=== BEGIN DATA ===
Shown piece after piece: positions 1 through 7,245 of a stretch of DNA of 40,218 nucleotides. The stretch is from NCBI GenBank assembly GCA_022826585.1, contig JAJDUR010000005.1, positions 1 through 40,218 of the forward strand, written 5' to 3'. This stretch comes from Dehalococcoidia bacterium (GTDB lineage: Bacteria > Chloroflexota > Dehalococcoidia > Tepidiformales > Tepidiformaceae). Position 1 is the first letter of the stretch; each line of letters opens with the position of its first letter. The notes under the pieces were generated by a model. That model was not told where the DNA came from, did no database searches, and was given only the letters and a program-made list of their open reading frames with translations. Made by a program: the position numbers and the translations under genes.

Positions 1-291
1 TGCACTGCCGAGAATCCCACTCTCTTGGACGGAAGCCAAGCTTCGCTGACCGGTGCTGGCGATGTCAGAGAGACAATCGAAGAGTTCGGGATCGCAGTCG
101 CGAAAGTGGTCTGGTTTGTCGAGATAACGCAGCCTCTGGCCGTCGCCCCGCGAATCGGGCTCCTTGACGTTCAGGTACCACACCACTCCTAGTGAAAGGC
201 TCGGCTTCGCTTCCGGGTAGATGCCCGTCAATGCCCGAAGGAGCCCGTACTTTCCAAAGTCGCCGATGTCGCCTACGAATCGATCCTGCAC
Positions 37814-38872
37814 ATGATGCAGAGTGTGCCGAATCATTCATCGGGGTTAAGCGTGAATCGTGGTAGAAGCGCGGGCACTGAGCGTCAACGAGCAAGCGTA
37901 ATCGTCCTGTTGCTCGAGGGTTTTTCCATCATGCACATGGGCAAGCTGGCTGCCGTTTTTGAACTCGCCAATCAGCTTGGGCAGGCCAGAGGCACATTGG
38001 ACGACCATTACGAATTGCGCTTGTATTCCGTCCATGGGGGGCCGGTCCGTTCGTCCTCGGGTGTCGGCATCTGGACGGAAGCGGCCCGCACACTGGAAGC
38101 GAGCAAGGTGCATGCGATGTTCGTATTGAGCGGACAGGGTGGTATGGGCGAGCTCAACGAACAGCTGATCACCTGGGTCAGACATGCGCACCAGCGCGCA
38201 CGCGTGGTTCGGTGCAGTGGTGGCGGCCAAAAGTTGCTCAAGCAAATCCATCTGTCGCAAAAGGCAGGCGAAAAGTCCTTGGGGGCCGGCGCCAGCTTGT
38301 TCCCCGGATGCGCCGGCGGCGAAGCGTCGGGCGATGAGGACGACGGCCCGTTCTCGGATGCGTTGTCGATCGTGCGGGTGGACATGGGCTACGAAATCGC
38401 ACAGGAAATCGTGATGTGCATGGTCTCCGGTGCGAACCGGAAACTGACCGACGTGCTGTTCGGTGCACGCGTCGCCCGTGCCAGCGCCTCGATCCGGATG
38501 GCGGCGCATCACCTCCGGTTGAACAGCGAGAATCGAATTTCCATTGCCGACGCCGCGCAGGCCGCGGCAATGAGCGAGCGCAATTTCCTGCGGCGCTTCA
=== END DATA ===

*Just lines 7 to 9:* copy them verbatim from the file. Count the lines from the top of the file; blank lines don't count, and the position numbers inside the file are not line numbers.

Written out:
37814 ATGATGCAGAGTGTGCCGAATCATTCATCGGGGTTAAGCGTGAATCGTGGTAGAAGCGCGGGCACTGAGCGTCAACGAGCAAGCGTA
37901 ATCGTCCTGTTGCTCGAGGGTTTTTCCATCATGCACATGGGCAAGCTGGCTGCCGTTTTTGAACTCGCCAATCAGCTTGGGCAGGCCAGAGGCACATTGG
38001 ACGACCATTACGAATTGCGCTTGTATTCCGTCCATGGGGGGCCGGTCCGTTCGTCCTCGGGTGTCGGCATCTGGACGGAAGCGGCCCGCACACTGGAAGC